There is a relationship between writing, bureaucracy, and violence. Writing has existed in the Indian subcontinent for centuries. However, it did not control the public sphere to such an extent as it did when it was serving the colonial order. Before the arrival of the British and colonial modernity, people’s lives generally inhabited the realm of orality. This effect of writing has been elaborated by Claude Levi-Strauss. Writing, Levi-Strause argues, has created hierarchical societies in all parts of the world, and has promoted master-slave relationships. Leonard Shlain, an American neurosurgeon and a cultural theorist has also explained, in his book The Alphabet vs the Goddess: The Conflict between Word and Image, the way writing fosters "linear, sequential, reductionist and abstract thinking" which stands in opposition to orality which has a ‘holistic, simultaneous, synthetic and concrete view of the world."

The British first made legal interventions in the everyday lives of their subjects by the promulgation of the Gentoo Code and the Anglo-Mohammedan Law and paved way for the hyper-saffronisation of Hinduism and the Hyper-Islamisation of Islam. In 1772, Warren Hastings, the Governor-General of India, introduced Bengal Law which formally divided the Hindus and Muslims into two different types of subjects. The law stated that "in all suits regarding inheritance, marriage, caste and other religious usages and institutions, the laws of the Koran with respect to the Mohammedans and those of the shaster with respect to the Gentoos (Hindus) shall be invariably adhered to; on all such occasions the Moulvies or Brahmins shall respectively attend to expound the law, and they shall sign the report and assist in passing the decree" (Hastings cited in Rudolph and Rudolph).

This formal gravitas, which the society had been unwilling to accord them before colonialism, was given to Mullahs and Pandits by a British ruler not by the locals. They are still trying to contain these figures through Rabelaisian jokes on both sides of the Wahgah border. After dividing the legal codes of the people, the British also began reversing the syncretic policies of the Mughals. For the first time in the history of the subcontinent a census took place in 1872. People of the subcontinent were divided into different religious subjects and a modern sense of subjectivity based on religion started to emerge. Moreover, one person was also becoming one vote. Communities began to think of themselves as minorities and majorities and modern, calculative rationality became dominant in the public sphere.

The article talks about how Article 295 was added in the Indian Penal Code: "The massive agitation by Indian Muslims forced the British government to add a sub-clause to Section 295 of the Indian Penal Code according to which ‘deliberate and malicious acts intended to outrage religious feelings of any class by insulting its religion or religious beliefs’ become punishable offences." If the British had been so benign, they would not have separated the communities through their Gentoos Code and the Anglo-Mohammedan Law to begin with. Later on, it was not the people who introduced harsher legal measures against freedom of speech and thought but these changes were made by General Zia, who, as a brigadier deployed in Jordan, had earlier proven his loyalty to the neocolonial empire by killing hundreds of Palestinians while fighting with the Jordanian Armed Forces (JAF) against the Palestine Liberation Organisation. This conflict is still remembered as Black September by Palestinians.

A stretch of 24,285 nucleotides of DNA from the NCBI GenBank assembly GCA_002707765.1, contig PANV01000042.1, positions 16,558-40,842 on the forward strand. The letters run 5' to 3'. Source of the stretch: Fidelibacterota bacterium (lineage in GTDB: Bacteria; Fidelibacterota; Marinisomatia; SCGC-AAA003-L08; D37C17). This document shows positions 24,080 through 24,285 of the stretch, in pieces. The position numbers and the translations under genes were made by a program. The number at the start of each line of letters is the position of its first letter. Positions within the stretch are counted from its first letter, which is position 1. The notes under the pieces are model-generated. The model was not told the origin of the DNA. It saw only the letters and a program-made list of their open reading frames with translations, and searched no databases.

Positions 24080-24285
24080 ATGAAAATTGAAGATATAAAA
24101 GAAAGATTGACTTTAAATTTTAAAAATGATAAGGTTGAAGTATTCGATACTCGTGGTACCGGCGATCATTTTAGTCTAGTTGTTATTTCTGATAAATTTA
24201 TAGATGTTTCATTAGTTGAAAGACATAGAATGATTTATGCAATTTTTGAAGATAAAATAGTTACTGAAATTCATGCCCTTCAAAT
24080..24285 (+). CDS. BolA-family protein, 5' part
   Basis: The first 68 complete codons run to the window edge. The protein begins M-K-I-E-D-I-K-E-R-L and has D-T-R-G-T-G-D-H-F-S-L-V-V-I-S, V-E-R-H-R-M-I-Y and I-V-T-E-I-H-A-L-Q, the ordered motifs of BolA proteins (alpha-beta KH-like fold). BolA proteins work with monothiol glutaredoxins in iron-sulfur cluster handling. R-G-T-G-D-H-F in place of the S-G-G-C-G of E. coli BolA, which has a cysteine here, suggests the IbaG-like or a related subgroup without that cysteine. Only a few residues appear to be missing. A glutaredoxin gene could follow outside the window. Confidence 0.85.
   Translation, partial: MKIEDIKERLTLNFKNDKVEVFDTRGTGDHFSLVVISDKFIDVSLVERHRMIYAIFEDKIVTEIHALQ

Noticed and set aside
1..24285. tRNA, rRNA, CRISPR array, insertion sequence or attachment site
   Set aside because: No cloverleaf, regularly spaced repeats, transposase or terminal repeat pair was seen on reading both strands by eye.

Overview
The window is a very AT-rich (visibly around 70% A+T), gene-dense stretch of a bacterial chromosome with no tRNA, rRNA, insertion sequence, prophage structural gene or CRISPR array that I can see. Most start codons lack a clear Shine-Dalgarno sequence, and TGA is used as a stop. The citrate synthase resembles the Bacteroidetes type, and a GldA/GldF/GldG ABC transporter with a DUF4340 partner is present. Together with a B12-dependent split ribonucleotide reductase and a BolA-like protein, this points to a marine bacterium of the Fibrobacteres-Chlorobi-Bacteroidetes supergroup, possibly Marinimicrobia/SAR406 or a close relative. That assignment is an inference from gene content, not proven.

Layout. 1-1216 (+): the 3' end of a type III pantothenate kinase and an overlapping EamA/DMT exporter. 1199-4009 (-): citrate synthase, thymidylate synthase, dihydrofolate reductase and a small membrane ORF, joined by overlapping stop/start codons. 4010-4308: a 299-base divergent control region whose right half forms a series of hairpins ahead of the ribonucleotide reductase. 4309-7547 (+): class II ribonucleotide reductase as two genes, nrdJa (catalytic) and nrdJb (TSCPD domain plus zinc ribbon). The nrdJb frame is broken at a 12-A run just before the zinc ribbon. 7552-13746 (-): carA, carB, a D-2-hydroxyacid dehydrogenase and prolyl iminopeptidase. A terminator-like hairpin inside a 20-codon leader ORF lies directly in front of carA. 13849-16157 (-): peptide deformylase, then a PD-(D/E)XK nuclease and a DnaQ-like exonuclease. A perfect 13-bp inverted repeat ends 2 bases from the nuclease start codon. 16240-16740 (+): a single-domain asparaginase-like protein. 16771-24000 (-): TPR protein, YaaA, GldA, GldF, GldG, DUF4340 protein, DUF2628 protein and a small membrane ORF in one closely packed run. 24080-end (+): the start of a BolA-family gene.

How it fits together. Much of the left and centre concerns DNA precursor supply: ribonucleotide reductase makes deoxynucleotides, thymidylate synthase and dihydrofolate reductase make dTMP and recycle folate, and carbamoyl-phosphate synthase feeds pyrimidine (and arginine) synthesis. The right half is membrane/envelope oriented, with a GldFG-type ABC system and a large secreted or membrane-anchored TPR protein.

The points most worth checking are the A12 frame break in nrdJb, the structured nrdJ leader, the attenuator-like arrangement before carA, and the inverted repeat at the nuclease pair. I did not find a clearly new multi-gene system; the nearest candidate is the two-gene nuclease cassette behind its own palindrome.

After becoming a general and usurping power unconstitutionally, Ziaul Haq introduced harsher clauses in the laws because the neocolonial empire wanted to contain the influence of the Soviet Union, then a superpower and an enemy of the West. The founding fathers did not employ Islam to unify Indian Muslims against both the Indian Hindus and the British government. They did so in unison with the British and later, the subsequent leaders of Pakistan helped the neocolonial empire by creating a highly charged sense of identity which was belligerently reliant on written codes.

In his analysis, the writer has failed to avoid another trap. He has taken the state’s official versions too seriously and that is precisely what the state desires. Religious fanaticism is not in the DNA of Pakistan, rather it is the essence, if one is forced to become essentialistic while arguing against essentialism, of modern social formations that the writer so vehemently celebrates. This is what Adorno and Horkheimer discovered when they studied Western Enlightenment. Rationality leads to the end of reason as the fascistic nature of modernity, through secular myths, becomes dominant in the public sphere.

Rethinking religion and Pakistan